Corals: The Foundation of the Reef
Interesting fishes and marine mammals seem to garner our affection when diving and doing underwater photography in Hawaii. But there is an animal that is the foundation of the reef that deserves a look- corals!
Coral reefs have the distinction of being planet earth’s largest living structures. Even though they may look like a rock or a plant, coral, or ‘āpapapa in Hawaiian, are actually animals.
How coral reefs are formed
We’re going to talk about coral sex for a moment, but don’t close your eyes—it’s very “G” rated 😊. Here is a bit about coral formation:
1. Coral reefs release eggs and spermatozoa (gametes).
2. After fertilization (meeting of a male and female gamete), a ciliated larva called planula is formed.
3. The larva will attach itself to a place favorable to its development and form a flat disc.
4. A polyp will form and then bud (each polyp secretes a hard exoskeleton, made up of calcium carbonate, as well as an internal limestone skeleton that remains in place even after the death of the animal), to complete the formation of coral.
Continuous budding of the polyps makes it possible to enlarge the coral colony which, over time, forms the reefs.
It’s important to note that polyps could not live and reproduce without their symbiotic relationship with zooxanthellae algae as a food source. While the algae provides the animal with the necessary nutrients, the polyp in return releases carbon dioxide which allows the algae to develop and also to carry out photosynthesis which will gives color to corals.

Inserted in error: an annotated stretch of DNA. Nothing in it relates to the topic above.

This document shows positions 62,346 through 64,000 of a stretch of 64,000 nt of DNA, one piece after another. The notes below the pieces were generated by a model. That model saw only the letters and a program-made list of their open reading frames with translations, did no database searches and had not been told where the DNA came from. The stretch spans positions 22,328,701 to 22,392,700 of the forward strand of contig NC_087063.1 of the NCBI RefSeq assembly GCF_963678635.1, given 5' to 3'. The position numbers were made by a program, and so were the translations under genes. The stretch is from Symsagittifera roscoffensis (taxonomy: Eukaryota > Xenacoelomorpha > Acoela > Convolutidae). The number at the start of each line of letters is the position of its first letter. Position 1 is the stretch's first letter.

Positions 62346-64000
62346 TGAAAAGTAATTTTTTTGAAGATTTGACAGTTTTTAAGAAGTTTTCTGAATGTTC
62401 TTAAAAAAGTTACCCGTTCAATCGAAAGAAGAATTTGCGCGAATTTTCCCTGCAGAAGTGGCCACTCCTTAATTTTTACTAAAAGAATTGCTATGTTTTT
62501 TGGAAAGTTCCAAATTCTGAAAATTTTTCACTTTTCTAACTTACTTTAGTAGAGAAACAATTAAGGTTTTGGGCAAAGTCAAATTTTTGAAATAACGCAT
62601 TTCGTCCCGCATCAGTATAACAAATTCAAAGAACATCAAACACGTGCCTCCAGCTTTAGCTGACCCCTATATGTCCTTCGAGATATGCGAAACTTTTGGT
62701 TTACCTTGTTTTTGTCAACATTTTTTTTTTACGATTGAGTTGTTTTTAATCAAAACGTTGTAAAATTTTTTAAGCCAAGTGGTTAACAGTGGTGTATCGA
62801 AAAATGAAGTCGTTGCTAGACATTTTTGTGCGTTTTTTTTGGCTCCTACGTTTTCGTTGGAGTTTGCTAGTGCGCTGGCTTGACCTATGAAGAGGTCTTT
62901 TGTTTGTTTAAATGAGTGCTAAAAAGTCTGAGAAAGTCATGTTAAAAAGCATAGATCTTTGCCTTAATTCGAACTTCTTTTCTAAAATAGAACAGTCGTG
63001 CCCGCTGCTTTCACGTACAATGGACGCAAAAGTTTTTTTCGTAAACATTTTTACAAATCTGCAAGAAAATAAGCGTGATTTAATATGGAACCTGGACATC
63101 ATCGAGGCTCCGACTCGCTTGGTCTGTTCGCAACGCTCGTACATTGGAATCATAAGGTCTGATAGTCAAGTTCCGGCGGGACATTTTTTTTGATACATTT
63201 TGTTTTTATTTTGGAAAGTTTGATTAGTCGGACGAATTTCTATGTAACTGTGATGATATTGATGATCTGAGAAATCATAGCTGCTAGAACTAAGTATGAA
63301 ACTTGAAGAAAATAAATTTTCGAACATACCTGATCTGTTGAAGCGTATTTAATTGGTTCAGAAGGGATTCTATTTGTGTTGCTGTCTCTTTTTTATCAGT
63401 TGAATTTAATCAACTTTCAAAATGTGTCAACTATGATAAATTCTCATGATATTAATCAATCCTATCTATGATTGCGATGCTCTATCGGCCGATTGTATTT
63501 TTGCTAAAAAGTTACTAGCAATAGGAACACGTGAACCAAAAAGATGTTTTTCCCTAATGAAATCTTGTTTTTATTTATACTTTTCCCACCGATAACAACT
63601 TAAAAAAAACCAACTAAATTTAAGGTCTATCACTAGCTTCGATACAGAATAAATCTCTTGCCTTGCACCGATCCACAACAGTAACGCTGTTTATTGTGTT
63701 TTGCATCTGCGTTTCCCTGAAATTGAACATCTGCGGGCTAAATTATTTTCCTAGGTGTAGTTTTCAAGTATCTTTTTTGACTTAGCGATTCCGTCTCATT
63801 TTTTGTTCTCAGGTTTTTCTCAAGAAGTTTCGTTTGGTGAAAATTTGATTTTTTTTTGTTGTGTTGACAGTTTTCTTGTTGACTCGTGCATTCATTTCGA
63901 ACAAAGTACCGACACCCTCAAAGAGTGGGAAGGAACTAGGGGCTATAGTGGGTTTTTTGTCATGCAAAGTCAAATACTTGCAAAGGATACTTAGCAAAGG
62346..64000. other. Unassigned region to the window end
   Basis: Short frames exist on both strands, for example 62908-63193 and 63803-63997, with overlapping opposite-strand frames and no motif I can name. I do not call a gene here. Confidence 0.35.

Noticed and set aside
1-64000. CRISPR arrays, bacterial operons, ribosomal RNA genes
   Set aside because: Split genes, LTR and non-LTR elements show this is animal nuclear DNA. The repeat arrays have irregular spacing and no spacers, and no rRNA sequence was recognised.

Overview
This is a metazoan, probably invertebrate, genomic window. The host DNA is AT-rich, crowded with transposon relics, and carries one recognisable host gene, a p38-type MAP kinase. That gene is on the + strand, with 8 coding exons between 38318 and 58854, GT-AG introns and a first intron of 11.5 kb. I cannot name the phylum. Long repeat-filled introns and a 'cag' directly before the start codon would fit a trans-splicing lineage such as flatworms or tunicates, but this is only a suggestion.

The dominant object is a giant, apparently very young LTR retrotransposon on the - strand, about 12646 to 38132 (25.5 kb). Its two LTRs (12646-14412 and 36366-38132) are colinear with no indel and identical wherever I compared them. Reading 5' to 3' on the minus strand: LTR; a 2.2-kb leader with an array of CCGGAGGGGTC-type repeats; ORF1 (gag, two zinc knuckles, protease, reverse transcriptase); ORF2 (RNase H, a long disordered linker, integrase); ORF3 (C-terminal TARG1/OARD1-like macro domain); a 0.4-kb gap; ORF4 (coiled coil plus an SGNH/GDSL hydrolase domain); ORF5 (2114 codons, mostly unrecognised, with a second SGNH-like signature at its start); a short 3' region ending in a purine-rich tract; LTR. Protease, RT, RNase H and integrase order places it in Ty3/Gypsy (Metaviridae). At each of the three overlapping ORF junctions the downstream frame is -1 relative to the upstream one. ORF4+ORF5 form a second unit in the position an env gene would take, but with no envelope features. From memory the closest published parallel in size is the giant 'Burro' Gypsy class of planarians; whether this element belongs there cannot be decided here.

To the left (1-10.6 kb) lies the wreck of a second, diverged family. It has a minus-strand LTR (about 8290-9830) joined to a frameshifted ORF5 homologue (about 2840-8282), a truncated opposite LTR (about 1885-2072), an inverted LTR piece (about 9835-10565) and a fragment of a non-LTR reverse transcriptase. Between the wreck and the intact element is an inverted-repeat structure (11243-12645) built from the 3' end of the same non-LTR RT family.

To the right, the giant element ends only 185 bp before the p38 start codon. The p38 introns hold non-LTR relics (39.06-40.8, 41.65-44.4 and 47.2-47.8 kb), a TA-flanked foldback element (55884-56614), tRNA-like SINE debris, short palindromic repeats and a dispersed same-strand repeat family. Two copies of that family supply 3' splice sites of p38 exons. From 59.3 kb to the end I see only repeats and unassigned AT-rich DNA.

Types of coral found in Hawaii
Laying at the northern most point of coral distribution in the Indo-Pacific, Subtropical Hawaii has less than 80 species of coral. This is compared to over 500 species found further south around Indonesia and the Philippines, also known as the Coral Triangle.
The three most common types of coral we have in Hawaii are Porites (smooth coral), Montipora (rice coral) and Pocillopora (small branching coral).
Smooth mounding coral (Porites lobata) with algae by Pvandyke3. CC license.
Rice coral (Montipora capitata) by GRIDArendal, CC license.
Cauliflower coral (Pocillopora meandrina) by USFWS Pacific, CC license
How to differentiate coral species
Corals are also identified by their shape, color and size. The common name of corals are a clue as to which one you are seeing. While diving, color is often the first clue, with a closer examination of shapes to tell for sure.
Along with other threats to coral, such as human impact and coral disease, other marine life eat coral. The most risky to coral reefs are Crown of Thorns (COTS). In the starfish family, COTS canproduce up to 60 million eggs during a single spawning season, and start eating coral at 6 months of age.
COTS can move quick from one area to another, making management difficult. However, early detection is important. If you see a large number of COTS while diving, please report the location online.
Coral are a protected species
Hawai‘i’s coral reefs are a fragile ecosystem that often are damaged by people standing on coral heads or removing living coral. We know divers are more environmentally aware through their certification training. Divers can help be ambassadors, as those using the ocean should not remove or otherwise damage coral. Avoid grabbing onto or letting fins, tanks or other gear hit coral. Coral (as well as with rocks to which marine life is attached) is protected under Hawai‘i state law. Breaking, taking, damaging, or selling coral obtained through illegal means is not permitted, and carries hefty fines.
When going out on charter with Lahaina Divers, we first listen to a Hawaiian chant, asking for permission to enter the ocean. We also share kuleana (loosely translated means responsibility) to care for corals and other marine life along our journey.